Dear readers, it’s been three months since my last Music To Sweep To. My bad. Things have been crazy. My bathroom sink got clogged then started leaking, I began re-watching Game of Thrones
with my girlfriend (totally forgot Bran hurt his leg), I revealed my identity as a secret sex blogger
, Trump did stuff, I tried eating an oyster, I shot a plastic bottle of Canada Dry Ginger Ale with a pellet gun, my cat threw up three times, I ignored thirteen calls from an unrecognized California phone number, and my laptop died. It’s been a whirlwind.
Today we’re sweeping to The Beatles’ instrumental covers. I put this playlist on over the weekend with a group of friends and it was a big hit, I was high-fived until my hands went sore. Beatles' melodies are among the most recognizable in the world and there’s something indescribably pleasing about hearing them in different contexts. Here we’re featuring music from R. Stevie Moore (okay, mostly R. Stevie Moore), Booker T. & the MGs, Ramsey Lewis, The Bar-Kays and Marty Gold. There are two Michelles, just like in Full House
(Pulitzer deserving reference).
Booker, Lewis and the Bar-Kays are all in the soul and funk realm, which you probably already knew. Marty Gold is a pioneering force in acoustic-electronic composition (music from the late 60s and 70s that integrates synth with live instruments, it was a novel concept at the time) who loved the Beatles. He’s got a lot of good stuff out there.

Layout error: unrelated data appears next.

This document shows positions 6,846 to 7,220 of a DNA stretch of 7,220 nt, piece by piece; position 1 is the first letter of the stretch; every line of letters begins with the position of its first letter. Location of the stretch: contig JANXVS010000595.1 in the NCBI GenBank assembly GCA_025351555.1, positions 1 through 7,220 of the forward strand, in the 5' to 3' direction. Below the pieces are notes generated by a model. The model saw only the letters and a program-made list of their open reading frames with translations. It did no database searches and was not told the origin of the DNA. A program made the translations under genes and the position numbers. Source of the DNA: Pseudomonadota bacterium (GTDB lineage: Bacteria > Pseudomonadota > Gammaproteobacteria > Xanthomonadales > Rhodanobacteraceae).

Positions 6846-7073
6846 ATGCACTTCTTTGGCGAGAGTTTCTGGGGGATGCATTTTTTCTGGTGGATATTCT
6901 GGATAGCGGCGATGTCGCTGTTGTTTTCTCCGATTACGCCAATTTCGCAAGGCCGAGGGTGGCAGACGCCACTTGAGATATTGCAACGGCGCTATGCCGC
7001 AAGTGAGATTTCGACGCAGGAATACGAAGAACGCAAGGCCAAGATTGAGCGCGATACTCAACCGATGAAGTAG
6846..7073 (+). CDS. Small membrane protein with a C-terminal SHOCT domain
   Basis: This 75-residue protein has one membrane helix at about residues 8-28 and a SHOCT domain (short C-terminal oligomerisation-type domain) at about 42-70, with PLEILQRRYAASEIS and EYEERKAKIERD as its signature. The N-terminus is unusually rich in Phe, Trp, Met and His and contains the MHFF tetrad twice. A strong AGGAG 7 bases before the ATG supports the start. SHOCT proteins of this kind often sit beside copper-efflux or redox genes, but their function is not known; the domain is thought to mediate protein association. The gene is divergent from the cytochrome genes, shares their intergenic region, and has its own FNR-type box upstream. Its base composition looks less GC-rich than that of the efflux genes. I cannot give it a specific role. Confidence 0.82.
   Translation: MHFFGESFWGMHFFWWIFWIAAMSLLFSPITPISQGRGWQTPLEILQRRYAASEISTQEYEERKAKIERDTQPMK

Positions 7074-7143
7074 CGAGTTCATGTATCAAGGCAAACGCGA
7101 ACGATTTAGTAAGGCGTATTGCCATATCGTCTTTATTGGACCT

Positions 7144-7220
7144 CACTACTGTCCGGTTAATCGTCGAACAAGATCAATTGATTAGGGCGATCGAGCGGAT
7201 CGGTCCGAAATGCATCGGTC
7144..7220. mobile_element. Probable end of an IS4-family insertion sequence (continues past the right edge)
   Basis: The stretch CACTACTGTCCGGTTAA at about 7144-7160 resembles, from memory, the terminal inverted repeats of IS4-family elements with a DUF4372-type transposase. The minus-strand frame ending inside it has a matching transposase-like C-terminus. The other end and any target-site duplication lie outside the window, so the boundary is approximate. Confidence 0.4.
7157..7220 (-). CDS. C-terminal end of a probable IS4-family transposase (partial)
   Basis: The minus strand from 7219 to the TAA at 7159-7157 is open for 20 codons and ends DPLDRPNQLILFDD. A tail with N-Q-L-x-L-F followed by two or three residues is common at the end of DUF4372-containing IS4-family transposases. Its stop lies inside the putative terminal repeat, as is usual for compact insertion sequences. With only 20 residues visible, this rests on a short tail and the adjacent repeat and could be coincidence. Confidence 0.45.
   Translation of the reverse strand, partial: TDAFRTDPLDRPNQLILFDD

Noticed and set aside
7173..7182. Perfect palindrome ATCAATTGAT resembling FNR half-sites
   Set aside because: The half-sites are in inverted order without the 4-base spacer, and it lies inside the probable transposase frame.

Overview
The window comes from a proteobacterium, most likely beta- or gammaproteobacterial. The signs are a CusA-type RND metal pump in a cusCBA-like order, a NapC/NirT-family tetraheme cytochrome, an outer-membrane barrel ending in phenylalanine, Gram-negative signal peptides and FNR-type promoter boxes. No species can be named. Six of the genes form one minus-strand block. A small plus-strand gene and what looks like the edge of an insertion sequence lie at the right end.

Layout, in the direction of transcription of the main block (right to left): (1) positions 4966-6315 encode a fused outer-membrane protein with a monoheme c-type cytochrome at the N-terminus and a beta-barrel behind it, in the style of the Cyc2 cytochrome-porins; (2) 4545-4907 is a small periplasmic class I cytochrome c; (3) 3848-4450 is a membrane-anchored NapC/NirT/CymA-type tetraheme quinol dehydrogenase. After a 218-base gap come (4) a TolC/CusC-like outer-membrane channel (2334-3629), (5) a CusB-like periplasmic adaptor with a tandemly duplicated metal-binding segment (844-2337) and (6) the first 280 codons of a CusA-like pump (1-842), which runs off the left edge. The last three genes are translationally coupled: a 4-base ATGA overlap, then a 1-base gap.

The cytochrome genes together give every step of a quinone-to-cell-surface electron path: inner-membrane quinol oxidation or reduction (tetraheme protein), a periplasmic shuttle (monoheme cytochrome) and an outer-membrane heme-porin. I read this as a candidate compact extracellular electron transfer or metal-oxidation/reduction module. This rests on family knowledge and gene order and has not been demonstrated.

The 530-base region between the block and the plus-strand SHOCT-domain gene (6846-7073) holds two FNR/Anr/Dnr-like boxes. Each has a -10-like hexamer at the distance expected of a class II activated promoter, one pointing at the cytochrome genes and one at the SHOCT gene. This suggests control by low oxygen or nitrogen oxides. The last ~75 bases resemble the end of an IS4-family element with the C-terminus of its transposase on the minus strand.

Front and center is R. Stevie Moore, a guy who writers are legally required to label “prolific.” He started self-releasing music in 1969 and hasn’t gone more than a year without new music since. Moore is an archetypal outsider artist: lo-fi and experimental but capable of startlingly poppy output.
Moore released RSM Reforms The Beatles
in 1975. He’s pretty loyal to the originals. No remixing or translation, they’re basically reenactments, though a little fuzzier than before (think of the distortion in “Helter Skelter,” that’s his production vibe here). It’s an illogically fun album to listen to. The only downside is that playing vocal melodies on a guitar sometimes sounds a little flat. It’s almost like his guitar is singing “dah-dah-dahdah-dah-dah-dah-dah-dahhhhh” when you just wanna hear “Help me if you can I’m feeling down.” Nobody’s perfect.
These covers make for good work music because everybody knows these songs, but there are no vocals to distract you. It’s the perfect balance of comfort and unfamiliarity. You probably haven’t heard the fifteen tracks on this playlist, but they still sound like old friends. If you’re on the fence about this whole thing, start with Moore’s “Abbey Road Medley.”
Best if you work in
: benefiting Mr. Kite, doing it in the road, selling warm guns, face seer